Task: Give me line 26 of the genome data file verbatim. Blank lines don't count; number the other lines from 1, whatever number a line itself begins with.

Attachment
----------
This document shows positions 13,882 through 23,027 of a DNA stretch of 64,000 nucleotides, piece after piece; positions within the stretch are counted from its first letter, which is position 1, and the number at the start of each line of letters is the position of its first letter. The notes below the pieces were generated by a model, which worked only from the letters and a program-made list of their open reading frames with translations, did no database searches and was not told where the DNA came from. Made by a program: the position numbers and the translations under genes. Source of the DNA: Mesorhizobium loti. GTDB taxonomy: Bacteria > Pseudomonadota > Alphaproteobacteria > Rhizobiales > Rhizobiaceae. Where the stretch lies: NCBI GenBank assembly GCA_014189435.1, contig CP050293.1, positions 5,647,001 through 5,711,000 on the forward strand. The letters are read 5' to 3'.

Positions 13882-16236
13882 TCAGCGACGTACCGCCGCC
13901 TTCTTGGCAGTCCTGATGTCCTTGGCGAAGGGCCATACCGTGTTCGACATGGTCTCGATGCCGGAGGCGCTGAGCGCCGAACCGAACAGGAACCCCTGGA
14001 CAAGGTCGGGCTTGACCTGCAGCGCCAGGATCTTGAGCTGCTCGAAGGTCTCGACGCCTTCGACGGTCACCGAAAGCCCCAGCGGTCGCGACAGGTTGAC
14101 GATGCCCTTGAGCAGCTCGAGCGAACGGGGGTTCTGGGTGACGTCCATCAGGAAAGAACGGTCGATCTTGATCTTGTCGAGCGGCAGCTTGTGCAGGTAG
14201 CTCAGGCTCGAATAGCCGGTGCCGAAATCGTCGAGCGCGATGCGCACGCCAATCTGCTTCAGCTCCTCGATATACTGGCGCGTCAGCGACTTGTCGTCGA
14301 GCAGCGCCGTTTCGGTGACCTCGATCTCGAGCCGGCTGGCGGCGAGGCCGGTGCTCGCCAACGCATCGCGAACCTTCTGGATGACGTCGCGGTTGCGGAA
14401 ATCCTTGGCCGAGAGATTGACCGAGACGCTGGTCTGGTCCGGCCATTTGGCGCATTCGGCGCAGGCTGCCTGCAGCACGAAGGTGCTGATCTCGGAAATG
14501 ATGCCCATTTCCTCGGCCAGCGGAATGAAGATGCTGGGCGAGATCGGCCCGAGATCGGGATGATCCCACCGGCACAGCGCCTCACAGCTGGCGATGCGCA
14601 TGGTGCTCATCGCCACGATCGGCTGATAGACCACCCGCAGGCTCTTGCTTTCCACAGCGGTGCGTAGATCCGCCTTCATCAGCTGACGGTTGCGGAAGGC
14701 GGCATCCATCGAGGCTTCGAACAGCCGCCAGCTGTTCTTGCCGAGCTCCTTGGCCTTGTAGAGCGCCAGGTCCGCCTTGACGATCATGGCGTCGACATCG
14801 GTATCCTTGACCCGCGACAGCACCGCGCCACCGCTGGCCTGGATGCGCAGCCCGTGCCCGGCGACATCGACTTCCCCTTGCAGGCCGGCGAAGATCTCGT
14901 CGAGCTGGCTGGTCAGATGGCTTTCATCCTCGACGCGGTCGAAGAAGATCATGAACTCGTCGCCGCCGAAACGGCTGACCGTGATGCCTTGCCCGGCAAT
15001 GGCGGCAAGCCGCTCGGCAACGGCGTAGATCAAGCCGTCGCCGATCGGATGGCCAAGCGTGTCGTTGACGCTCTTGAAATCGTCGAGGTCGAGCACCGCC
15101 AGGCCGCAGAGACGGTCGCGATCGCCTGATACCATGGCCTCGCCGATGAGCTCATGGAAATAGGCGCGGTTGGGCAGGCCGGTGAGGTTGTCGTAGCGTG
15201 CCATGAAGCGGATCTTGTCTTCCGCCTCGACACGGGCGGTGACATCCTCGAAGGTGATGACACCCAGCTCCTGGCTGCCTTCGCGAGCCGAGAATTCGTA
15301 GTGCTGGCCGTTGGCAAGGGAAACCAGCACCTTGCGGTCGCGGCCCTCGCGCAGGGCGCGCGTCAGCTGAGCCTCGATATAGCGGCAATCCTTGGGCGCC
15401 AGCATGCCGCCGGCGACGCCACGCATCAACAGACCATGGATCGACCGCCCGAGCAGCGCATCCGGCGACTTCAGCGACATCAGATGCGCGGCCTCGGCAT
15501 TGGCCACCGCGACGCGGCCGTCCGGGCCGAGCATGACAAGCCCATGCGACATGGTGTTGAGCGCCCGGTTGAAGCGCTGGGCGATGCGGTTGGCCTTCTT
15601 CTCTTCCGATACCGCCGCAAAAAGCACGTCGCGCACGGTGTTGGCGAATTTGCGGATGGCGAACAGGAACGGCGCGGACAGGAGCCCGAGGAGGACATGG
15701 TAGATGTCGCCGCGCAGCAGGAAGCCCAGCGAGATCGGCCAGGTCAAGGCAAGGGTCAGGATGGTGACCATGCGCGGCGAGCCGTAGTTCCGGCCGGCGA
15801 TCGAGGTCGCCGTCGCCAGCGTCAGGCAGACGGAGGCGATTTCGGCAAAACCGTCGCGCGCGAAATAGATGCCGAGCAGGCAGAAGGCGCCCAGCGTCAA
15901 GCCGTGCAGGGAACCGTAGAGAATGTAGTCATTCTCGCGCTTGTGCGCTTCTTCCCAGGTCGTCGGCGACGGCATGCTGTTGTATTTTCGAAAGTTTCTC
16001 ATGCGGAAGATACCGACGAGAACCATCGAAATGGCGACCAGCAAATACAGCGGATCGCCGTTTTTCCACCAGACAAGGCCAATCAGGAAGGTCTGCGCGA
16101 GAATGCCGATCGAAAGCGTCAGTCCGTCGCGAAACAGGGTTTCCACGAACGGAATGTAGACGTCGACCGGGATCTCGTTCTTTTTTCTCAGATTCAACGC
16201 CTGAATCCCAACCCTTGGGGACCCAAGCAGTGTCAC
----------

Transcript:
16101 GAATGCCGATCGAAAGCGTCAGTCCGTCGCGAAACAGGGTTTCCACGAACGGAATGTAGACGTCGACCGGGATCTCGTTCTTTTTTCTCAGATTCAACGC